On 4 August 1914 Britain declared war on Germany. One hundred years later to mark that occasion the East Sussex First World War Project was launched. We now look back on the first year of the project.
The website for the East Sussex First World War Project was launched at 11am on 4th August 2014. However, the team behind the project had been hard at work for months beforehand. The website was launched with an initial seventeen stories written by both project staff and also local museums and historians. Since that point the website has rapidly grown.
The primary purpose of the East Sussex First World War Project was to provide a space for the residents of East Sussex to pass on their stories about how the war affected the county, and we are all immensely proud of how we have achieved this goal. The website has hosted over one hundred and thirty different stories and events highlighting the First World War and its impact on East Sussex. Two-thirds of these have been contributed by members of the public, local museums, and historians. Since the day it went live, pages on the website have been viewed sixty thousand times by people on every continent except Antarctica.
We have continued to explore new and exciting ways of exploring the First World War in East Sussex. In collaboration with the local photographer Kieron Pelling, we continue to showcase amazing ‘Then and Now‘ photographs that compare images of East Sussex during the war to how those locations appear today.
Our sister project Recording Remembrance continues to map and document every single war memorial in East Sussex.
We have undertaken the mass digitisation of four East Sussex Newspapers which we will release online every month, in semi-real time, so that you can watch the war play out in the local press just as residents of the country did one hundred years ago. No project of our size has ever completed such an ambitious newspaper digitisation process. Further newspaper titles are also being digitised at the moment and will be added into the historical records here in the future.
Selected stories that appear on our website are also being converted into educational resources for local schools. Therefore ensuring that schoolchildren will be able to study and learn about the war through the experiences of those who lived here during it.
The East Sussex First World War Project will continue for the duration of the centenary. All of the stories and images, the newspapers and memories that have been displayed on this website will eventually be archived in The Keep and will exist forever as historical archival records.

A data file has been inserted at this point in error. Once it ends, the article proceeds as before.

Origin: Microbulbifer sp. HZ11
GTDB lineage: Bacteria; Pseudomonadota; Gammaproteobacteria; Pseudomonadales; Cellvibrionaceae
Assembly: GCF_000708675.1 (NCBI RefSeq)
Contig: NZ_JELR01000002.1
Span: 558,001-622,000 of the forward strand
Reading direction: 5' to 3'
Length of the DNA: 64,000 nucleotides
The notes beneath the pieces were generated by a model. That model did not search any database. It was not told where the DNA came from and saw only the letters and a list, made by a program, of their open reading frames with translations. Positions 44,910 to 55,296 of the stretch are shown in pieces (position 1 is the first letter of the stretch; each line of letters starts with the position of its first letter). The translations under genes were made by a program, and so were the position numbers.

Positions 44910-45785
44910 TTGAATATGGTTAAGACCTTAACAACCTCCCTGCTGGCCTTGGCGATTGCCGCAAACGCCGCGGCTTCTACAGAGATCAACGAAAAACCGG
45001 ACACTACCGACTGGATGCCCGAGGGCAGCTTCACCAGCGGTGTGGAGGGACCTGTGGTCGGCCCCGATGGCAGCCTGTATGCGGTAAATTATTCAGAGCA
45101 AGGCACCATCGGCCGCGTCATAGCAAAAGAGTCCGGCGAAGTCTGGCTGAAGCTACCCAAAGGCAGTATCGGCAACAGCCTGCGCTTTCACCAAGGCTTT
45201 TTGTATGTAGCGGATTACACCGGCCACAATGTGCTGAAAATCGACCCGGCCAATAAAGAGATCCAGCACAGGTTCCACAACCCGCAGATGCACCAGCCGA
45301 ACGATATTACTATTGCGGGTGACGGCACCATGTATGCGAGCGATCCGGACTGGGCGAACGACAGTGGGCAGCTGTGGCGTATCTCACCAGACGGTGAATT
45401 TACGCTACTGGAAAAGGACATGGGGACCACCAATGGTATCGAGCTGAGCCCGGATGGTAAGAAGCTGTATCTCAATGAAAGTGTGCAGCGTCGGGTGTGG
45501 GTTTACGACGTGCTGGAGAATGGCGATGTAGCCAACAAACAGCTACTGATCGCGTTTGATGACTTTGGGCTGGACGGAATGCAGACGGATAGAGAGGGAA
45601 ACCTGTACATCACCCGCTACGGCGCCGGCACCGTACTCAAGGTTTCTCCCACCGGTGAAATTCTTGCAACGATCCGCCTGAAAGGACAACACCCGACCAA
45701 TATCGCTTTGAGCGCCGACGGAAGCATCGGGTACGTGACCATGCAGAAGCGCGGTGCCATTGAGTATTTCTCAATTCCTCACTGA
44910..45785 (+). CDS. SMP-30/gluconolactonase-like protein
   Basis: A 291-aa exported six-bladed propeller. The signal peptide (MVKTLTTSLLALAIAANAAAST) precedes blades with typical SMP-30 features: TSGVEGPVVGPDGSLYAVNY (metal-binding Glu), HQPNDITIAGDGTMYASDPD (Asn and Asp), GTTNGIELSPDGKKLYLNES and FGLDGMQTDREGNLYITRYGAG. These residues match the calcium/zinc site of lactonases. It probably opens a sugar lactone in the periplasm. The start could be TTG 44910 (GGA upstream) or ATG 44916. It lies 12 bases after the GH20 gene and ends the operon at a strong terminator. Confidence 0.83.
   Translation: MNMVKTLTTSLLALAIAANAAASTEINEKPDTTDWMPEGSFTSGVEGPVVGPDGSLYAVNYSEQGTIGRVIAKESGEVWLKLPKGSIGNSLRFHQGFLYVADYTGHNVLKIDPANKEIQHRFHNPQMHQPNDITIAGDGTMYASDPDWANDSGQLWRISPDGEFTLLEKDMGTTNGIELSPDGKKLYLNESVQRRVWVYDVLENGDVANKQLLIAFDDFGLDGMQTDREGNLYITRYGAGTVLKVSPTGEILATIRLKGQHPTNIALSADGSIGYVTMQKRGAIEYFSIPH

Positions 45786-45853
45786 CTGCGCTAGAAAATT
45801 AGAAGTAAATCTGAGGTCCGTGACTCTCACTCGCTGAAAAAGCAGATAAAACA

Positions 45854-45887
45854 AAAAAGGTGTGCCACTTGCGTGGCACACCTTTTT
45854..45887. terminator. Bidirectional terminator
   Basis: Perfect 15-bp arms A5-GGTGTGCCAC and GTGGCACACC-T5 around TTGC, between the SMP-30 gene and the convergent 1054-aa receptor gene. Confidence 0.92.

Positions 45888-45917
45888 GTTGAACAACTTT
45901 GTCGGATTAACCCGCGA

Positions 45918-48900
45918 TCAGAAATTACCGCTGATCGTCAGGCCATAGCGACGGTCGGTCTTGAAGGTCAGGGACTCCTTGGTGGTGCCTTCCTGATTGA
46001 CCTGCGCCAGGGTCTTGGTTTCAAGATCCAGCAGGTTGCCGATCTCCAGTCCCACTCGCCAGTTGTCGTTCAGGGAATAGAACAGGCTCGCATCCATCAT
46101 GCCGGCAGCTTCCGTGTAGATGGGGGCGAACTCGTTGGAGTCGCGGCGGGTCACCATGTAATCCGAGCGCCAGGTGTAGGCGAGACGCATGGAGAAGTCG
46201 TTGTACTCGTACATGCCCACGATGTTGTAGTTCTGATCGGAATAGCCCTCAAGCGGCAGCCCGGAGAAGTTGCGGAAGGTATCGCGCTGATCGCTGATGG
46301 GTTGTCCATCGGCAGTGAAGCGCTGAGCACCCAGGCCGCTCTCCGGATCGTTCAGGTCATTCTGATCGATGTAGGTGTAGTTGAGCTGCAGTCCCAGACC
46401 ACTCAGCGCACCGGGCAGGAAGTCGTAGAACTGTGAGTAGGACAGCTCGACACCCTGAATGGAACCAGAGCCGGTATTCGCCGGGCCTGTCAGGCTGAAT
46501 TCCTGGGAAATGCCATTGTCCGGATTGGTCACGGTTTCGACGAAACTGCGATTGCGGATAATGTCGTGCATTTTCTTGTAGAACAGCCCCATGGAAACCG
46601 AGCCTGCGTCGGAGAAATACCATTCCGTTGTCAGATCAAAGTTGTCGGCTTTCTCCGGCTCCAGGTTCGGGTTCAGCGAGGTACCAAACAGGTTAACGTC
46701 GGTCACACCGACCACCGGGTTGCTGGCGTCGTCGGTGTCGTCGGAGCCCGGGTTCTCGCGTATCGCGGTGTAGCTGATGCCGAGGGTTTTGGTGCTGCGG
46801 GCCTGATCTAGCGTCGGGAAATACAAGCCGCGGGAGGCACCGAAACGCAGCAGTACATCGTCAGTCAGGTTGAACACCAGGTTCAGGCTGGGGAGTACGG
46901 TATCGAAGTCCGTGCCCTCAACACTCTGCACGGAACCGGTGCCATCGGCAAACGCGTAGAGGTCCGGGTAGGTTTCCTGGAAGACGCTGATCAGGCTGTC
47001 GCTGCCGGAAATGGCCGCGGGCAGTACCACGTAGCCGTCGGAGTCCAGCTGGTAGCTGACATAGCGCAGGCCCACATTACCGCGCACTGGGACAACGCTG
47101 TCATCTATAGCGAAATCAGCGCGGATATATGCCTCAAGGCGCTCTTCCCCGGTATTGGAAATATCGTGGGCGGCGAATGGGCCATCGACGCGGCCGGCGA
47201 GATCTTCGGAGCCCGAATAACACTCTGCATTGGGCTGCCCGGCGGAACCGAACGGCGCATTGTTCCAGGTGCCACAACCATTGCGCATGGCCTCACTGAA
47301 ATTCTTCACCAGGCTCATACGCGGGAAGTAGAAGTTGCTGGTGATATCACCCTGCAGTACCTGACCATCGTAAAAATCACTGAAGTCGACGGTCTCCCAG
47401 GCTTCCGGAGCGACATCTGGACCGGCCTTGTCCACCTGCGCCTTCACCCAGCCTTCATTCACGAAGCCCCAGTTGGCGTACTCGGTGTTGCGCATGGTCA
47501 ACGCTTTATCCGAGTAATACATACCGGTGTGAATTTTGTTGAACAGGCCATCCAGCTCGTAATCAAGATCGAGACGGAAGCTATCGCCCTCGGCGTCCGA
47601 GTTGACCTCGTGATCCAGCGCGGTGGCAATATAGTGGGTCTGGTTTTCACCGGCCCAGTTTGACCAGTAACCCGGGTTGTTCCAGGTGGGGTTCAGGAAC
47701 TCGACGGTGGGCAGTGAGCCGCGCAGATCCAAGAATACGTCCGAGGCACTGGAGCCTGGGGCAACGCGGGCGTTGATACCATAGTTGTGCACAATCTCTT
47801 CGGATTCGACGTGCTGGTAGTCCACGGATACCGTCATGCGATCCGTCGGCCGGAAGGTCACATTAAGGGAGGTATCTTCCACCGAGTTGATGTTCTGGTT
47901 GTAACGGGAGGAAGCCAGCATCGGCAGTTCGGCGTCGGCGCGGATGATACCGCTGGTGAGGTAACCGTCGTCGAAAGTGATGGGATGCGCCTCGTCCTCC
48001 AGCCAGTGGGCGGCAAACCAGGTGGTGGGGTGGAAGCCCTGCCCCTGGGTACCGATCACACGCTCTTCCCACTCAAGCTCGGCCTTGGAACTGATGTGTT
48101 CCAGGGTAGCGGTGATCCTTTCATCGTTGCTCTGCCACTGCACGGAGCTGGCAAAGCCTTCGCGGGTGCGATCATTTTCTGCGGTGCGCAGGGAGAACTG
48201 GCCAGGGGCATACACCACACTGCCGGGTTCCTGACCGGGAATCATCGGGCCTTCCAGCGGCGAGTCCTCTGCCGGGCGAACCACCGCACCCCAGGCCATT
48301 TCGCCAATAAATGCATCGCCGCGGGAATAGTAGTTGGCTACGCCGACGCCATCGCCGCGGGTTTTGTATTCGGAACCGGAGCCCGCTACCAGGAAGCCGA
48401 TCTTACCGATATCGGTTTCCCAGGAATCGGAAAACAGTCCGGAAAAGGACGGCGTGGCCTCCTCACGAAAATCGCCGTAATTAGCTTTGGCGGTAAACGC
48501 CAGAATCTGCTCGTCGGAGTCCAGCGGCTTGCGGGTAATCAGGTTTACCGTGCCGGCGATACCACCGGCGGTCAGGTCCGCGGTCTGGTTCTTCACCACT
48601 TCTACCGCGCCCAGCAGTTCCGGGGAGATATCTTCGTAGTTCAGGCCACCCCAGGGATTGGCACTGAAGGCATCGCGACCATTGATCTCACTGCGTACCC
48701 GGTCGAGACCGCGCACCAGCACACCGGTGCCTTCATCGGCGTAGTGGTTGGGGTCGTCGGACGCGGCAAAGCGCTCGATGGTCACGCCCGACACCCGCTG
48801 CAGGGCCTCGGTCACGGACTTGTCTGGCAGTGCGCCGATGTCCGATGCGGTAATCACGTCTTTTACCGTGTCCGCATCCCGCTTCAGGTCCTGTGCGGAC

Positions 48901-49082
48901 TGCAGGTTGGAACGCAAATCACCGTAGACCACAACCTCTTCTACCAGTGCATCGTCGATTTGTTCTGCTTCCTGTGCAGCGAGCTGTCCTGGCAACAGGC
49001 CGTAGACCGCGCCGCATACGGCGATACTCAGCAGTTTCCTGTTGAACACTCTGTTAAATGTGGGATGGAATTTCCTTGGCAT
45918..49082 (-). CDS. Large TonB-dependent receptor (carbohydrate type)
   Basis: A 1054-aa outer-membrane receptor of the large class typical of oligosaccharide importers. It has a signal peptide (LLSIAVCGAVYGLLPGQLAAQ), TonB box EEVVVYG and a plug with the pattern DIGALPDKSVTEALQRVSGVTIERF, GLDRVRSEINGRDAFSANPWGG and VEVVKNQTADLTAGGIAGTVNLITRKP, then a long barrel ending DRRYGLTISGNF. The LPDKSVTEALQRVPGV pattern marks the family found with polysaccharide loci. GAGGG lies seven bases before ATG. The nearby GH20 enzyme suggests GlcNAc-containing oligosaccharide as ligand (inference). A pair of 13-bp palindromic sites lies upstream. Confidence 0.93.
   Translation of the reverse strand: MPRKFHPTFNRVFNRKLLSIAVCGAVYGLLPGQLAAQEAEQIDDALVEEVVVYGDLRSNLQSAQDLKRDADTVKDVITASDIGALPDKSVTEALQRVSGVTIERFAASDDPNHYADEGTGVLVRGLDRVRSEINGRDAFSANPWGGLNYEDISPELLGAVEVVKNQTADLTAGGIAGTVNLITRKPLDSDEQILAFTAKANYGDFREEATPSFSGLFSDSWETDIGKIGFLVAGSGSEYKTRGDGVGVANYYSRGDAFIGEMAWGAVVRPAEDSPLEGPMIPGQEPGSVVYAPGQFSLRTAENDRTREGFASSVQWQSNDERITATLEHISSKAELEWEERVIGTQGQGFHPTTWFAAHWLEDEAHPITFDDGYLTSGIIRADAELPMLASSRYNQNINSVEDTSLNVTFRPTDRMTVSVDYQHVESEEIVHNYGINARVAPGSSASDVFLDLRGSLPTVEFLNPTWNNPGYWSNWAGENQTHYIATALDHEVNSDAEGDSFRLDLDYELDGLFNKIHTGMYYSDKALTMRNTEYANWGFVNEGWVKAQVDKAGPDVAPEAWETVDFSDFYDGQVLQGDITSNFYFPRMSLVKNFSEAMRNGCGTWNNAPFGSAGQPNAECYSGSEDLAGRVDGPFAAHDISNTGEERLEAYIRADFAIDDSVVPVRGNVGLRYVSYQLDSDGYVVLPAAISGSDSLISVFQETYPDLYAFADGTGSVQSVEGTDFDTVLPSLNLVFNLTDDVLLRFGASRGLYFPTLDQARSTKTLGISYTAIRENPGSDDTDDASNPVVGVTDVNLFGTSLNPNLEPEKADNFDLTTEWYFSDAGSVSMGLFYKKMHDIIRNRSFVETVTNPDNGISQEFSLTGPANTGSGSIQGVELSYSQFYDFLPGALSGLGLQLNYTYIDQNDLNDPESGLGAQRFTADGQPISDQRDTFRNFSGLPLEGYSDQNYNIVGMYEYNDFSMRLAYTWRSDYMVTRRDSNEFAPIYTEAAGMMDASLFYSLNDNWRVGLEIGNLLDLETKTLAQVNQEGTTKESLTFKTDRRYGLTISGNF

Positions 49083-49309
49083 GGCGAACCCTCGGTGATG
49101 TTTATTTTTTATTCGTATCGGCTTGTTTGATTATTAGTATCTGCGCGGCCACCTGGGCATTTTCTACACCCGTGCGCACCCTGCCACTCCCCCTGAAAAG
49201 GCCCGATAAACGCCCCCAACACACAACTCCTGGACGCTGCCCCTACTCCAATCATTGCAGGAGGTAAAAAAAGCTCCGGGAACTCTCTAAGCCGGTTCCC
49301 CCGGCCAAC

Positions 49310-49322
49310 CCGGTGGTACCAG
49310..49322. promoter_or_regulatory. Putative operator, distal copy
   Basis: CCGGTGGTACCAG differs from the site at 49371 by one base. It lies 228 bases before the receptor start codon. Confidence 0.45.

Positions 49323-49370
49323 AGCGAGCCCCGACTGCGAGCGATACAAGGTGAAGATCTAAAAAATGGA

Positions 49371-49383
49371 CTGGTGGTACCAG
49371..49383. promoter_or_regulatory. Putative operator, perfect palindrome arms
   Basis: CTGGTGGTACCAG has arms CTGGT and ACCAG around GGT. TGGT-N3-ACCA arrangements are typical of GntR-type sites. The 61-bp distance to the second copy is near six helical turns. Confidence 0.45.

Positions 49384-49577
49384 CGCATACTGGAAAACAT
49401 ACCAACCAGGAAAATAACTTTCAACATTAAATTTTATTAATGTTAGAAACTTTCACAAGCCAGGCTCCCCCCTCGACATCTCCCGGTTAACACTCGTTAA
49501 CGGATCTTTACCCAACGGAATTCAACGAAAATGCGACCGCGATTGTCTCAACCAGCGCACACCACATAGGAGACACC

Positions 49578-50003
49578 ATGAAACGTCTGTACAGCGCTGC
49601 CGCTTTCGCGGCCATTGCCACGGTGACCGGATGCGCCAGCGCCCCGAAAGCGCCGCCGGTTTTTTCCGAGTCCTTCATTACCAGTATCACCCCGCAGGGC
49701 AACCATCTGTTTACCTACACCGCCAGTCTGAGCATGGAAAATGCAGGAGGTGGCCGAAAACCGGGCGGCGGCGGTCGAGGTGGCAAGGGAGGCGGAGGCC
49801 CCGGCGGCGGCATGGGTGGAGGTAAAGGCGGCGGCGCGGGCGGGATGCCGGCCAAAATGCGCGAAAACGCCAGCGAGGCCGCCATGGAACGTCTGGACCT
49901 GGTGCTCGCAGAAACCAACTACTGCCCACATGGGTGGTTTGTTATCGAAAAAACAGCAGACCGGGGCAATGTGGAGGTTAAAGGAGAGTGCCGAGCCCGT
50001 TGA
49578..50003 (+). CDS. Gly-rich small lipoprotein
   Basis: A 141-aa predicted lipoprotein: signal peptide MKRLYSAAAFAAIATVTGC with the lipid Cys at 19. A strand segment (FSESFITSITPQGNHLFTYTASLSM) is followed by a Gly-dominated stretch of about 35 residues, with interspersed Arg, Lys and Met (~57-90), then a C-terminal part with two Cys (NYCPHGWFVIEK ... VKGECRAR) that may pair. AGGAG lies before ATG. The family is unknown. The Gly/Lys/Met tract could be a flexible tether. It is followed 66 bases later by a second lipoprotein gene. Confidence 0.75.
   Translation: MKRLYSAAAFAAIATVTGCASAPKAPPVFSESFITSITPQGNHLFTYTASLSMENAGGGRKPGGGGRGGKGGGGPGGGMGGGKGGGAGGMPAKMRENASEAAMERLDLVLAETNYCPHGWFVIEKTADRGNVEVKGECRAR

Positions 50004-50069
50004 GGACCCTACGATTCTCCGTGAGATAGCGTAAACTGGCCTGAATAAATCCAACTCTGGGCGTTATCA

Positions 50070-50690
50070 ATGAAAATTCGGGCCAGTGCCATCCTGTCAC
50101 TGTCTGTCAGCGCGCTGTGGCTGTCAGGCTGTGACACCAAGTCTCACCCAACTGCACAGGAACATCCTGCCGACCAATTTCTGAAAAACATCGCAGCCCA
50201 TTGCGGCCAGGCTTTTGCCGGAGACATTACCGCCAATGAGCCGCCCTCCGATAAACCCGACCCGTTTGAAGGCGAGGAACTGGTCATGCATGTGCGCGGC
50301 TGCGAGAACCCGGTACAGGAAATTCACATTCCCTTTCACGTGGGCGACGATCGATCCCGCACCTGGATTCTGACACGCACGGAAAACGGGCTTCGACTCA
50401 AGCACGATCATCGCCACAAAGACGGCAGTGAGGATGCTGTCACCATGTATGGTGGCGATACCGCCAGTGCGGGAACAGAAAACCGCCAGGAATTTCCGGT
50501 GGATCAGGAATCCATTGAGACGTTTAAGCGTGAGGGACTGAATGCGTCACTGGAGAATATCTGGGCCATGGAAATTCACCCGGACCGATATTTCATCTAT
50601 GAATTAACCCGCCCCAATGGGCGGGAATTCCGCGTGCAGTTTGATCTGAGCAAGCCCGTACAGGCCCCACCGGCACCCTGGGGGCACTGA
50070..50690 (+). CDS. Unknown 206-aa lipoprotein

We would like to thank everyone who has contributed stories and events to the project, and everyone who has viewed and enjoyed the website. If you have stories about the county during the First World War, or any upcoming events then please submit them to us.
Thank you very much indeed and, whilst we look forward to the next year and the next one hundred stories, we would like to look back at some of our team’s favourite stories and material.
Chris Kempshall – Project Officer for First World War Commemorations
My favourite story is probably the one documenting the East Sussex men who were Shot at Dawn. It was one of the most difficult stories to write in regards to finding the right balance of explaining why some soldiers were executed during the war but also highlighting the contentiousness of the topic today. It’s now a story that I’m incredibly proud of as it represents an acknowledgement that, as a project, we weren’t going to shy away from topics that were difficult and emotional.
Aside from that, the thing I am probably most proud of is the collection of digitised newspapers. It was about eight months in the making, but I am delighted at the results and the fact that the project has created such a wonderful new digital resource.
Indea Cadman-Rivers – Policy Development Officer
East Sussex Munitionettes is my favourite story to date since it shows the resilience of women in the war, with them producing approximately 80% of the weaponry and ammunition used by the British Army by June 1917.
It highlights the long-standing political issue of the gendered wage gap, but also tells of the incredible efforts of women working in hazardous conditions. It was also through the Munitionettes’ Cup that women’s football teams became increasingly popular. Women made a tremendous contribution to the war, and the Munitionettes are a true testament to this.
Lee Banner – Policy Officer
I would say my favourite stories are the ones about the many communities who contributed so much to the war effort but who don’t always feature in the main narrative of the First World War. Picking out just a couple, the stories about the Gypsy Traveller, Chinese and West Indian communities really struck a chord with me.
Madeleine Whitty – Senior Graphic Designer
For me, I think it has to be Feathered Warriors. Not only was the story’s image the face of our campaign to promote the website, personally I think this story is so striking. It’s a powerful reminder that the war effected absolutely everything and in this case, even the pigeons had a part to play.